Michael Picknett is a composer and researcher specialising in collaborative practices in music and a. Since 2005 he has composed music for many different media (dance, theatre, concert works and opera), working extensively throughout Europe. He has notably worked with: ROH2, Glyndebourne, Welsh National Opera, and EDge 09. He is currently engaged in practice-led research for a Doctorate in Music Composition at the Guildhall School of Music and Drama, where he is researching Devised Music. He recently directed Apologetics, a stage setting of his concert works, at the Barbican Centre.

Alex Reuben makes dance movies for the cinema. He has a background as a DJ and in art and design. Reubens road movie, ROUTES (ACE, 2008), was nominated in the Top 20 Movies of the Decade (Geoff Andrew, BFI/Time Out). QUE PASA (2001) won a Choreographic Captures prize and LINE DANCE (CH4 TV/ACE/MJW, 2005) was nominated for Best British Short Film. Reuben was formerly Head of Post Graduate Dance for the Screen at London Contemporary Dance School and is a Lecturer at the University of the Arts London. NEWSREEL 1 (ACE) is currently on digital cinema release. 14

Nguyen Thanh Thuy studied at the Hanoi National Academy of Music where she received her diploma in 1998, followed by a Master of Arts at the Institute of Vietnamese Folklore in 2002. Nguyen Thanh Thuy has recorded several CDs as soloist with orchestra and solo CDs with traditional and experimental music. Since 2009, she has been involved as a researcher in the international research project (re)thinking improvisation, as a collaboration between the Hanoi National Academy of Music and the Malm Academy of Music. At present she is launching an artistic doctoral project at the Malm Academy of Music concerned with gesture in traditional Vietnamese music.

Kelvin Thomson is a professional musician with extensive experience as music director, vocal coach, session musician (piano/keyboards), composer and arranger. London Contemporary Chamber Orchestra recorded Prelude and Interlude from Cha tig Mor in Dec 2010 and nominated the piece for a British Composer Award 2011 in the Making Music category. Incidental music for Abhishek Majumdars play An Arrangement of Shoes Indian premiere Bangalore November 2011. Music Director: Celtic Woman USA tour (2006) and Riverdance Europe and Russia (2004-5). Assistant Conductor: Southwark Playhouses production of John Adams Ceiling/Sky at the Hudderseld Contemporary Music Festival (1999) and Opera Omahas (USA) world premiere of Andrew Lloyd Webbers Requiem Variations (1996).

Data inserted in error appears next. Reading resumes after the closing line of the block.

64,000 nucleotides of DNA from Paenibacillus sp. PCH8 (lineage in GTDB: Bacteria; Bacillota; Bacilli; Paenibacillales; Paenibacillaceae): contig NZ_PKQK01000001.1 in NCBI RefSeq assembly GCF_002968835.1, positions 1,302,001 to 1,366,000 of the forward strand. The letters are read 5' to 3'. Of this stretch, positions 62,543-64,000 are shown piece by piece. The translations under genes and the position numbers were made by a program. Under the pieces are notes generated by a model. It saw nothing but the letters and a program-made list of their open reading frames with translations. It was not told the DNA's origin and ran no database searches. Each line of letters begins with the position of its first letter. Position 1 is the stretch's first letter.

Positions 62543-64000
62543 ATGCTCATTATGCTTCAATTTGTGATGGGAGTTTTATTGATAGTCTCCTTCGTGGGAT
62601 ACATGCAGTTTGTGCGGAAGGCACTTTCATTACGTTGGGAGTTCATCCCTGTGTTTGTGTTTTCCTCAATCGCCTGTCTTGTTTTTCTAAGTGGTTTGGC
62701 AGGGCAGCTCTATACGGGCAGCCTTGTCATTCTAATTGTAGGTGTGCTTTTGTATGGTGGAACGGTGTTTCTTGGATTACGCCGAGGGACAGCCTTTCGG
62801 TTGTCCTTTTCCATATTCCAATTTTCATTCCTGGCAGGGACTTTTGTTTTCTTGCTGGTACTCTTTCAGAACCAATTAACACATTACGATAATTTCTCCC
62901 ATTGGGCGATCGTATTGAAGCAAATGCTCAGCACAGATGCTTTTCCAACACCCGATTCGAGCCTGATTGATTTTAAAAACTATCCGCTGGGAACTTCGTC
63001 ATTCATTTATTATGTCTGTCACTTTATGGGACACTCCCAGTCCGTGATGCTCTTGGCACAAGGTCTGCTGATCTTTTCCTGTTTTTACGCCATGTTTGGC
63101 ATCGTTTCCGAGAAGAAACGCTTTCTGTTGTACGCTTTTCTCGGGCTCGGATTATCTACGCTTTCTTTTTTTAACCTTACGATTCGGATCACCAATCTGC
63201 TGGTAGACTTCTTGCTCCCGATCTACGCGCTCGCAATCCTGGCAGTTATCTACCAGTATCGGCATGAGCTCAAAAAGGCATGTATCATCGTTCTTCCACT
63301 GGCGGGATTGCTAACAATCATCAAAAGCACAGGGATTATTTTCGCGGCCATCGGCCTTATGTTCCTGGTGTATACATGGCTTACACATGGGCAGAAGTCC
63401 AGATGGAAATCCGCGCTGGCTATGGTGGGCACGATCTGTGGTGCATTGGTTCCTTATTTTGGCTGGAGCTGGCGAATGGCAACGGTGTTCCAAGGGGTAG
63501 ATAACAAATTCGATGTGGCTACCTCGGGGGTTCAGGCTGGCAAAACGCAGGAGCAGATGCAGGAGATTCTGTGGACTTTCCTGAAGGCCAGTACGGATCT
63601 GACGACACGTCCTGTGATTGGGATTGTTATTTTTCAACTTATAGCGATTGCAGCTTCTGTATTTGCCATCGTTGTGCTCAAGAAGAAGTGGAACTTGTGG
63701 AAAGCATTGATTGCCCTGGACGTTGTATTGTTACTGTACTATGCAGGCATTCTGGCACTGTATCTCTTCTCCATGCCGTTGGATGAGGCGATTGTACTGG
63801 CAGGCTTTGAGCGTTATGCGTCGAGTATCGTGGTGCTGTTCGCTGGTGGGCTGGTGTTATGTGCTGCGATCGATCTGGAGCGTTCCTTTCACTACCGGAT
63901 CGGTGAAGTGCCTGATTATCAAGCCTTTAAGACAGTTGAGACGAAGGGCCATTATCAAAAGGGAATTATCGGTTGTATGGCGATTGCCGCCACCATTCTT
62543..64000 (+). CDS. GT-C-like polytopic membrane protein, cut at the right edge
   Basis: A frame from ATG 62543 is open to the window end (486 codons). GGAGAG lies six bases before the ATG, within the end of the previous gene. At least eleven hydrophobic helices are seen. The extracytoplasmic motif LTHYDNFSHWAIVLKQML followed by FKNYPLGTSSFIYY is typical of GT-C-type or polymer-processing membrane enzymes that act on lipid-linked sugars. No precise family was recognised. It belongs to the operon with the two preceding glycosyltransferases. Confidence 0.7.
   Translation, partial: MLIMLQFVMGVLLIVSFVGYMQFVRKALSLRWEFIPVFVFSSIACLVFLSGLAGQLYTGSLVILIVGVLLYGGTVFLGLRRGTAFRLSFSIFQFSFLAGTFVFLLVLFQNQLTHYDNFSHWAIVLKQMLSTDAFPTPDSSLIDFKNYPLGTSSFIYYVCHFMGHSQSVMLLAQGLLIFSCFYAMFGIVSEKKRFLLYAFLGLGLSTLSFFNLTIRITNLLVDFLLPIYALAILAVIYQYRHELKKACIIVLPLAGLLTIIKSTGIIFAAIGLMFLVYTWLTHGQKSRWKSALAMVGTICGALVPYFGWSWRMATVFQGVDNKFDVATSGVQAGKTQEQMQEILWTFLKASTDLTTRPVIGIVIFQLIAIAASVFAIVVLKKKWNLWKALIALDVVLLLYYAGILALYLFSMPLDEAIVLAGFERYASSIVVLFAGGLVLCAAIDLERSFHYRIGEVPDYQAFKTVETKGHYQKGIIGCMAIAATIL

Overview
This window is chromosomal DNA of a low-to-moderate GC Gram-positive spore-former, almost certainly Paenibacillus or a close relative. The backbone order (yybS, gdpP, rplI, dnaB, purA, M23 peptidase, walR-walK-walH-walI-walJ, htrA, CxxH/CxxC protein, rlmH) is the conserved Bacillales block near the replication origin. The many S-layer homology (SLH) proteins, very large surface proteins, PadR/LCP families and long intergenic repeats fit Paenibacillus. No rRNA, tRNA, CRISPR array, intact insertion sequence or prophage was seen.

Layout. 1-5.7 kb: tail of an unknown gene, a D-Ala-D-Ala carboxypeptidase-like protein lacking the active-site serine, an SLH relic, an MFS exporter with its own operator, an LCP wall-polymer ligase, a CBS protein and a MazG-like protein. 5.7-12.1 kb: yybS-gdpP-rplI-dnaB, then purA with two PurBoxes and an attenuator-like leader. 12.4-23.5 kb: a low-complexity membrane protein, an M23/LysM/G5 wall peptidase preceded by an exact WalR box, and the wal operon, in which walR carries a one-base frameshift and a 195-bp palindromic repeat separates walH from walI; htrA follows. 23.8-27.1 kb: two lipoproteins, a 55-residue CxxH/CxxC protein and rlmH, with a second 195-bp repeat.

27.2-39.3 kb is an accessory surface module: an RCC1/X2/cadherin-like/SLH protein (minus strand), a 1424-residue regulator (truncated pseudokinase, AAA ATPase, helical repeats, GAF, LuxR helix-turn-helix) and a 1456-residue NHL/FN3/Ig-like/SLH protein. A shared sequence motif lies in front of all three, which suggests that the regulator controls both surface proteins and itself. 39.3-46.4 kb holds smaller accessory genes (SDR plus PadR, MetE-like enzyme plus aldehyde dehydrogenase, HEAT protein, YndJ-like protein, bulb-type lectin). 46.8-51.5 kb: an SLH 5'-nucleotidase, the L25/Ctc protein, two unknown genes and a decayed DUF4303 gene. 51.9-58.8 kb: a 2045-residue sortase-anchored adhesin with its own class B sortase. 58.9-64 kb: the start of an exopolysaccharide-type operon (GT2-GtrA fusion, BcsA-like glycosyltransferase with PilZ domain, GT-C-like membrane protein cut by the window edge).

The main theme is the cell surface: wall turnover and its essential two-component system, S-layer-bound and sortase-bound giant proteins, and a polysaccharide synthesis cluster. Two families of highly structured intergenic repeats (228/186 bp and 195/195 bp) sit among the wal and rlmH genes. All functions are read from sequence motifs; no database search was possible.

Nefeli Tsiouiti is a choreographer and dancer, experienced in contemporary, and hip-hop/break-dance and dance theatre. She is a dancer in Element Dance Company, March Performance Group, The Soul Superior Bgirl Crew, and choreographer of Scope Dance Theatre. She is also an Associate Lecturer of Choreography at Middlesex University.


Mark Wraith was a principal soloist with Ballet Rambert under the direction of Christopher Bruce. He danced the title role in Pierrot Lunaire and principal roles in The Tempset and Les Noces. He trained at The Australian Ballet School and The Guildhall School of Music and Drama, where he also taught movement for singers. He has worked abroad as a performer and teacher including The Sydney Dance Company, The Lindsay Kemp Company in Italy, The Fires of London, and Grupo Madera in Venezuela, where he taught movement for musicians. He has worked as an opera repetiteur (pianist) at The Royal Opera, and also played for ballet classes.

Marilyn Wyers is a pianist, dancer and body-based music performance educator. Her work involves the application of body-based learning and teaching experiences that encourage the combined growth of technical, creative and expressive skills to music performance studies in higher education and beyond. She has a special interest in performing contemporary classical music, contemporary dance and ballet. Marilyn is currently pursuing a PhD in music and sound-related movement at Goldsmiths. She is also a senior examiner for the International Baccalaureate Music Diploma Programme.

Shakti Zapata My experience encompasses an eclectic range of art forms: including choreography, theatre, teaching, performance art and lm. I also have an extensive background as an Occupational Therapist in Spain (my mother country), where I devised art therapy for people with mental, physical and sensory disabilities. In 2006, I brought that experience to London and have been carving out a career as a performer, choreographer and teacher while studying an MA in Performance.


...Thank You
A special thank you to all the people who have contributed to the conference. In particular Brian Rodgers - technical director, Kremena Velinova - technical assistant, Mo Ansari photographer, Minna Nygren - video recording. We hope that this will be the rst of many Composer/ Choreographer/Performer Collaboration Conferences and we look forward to welcoming you back in 2013.

The Conference Committee

www.gold.ac.uk/music www.music.sas.ac.uk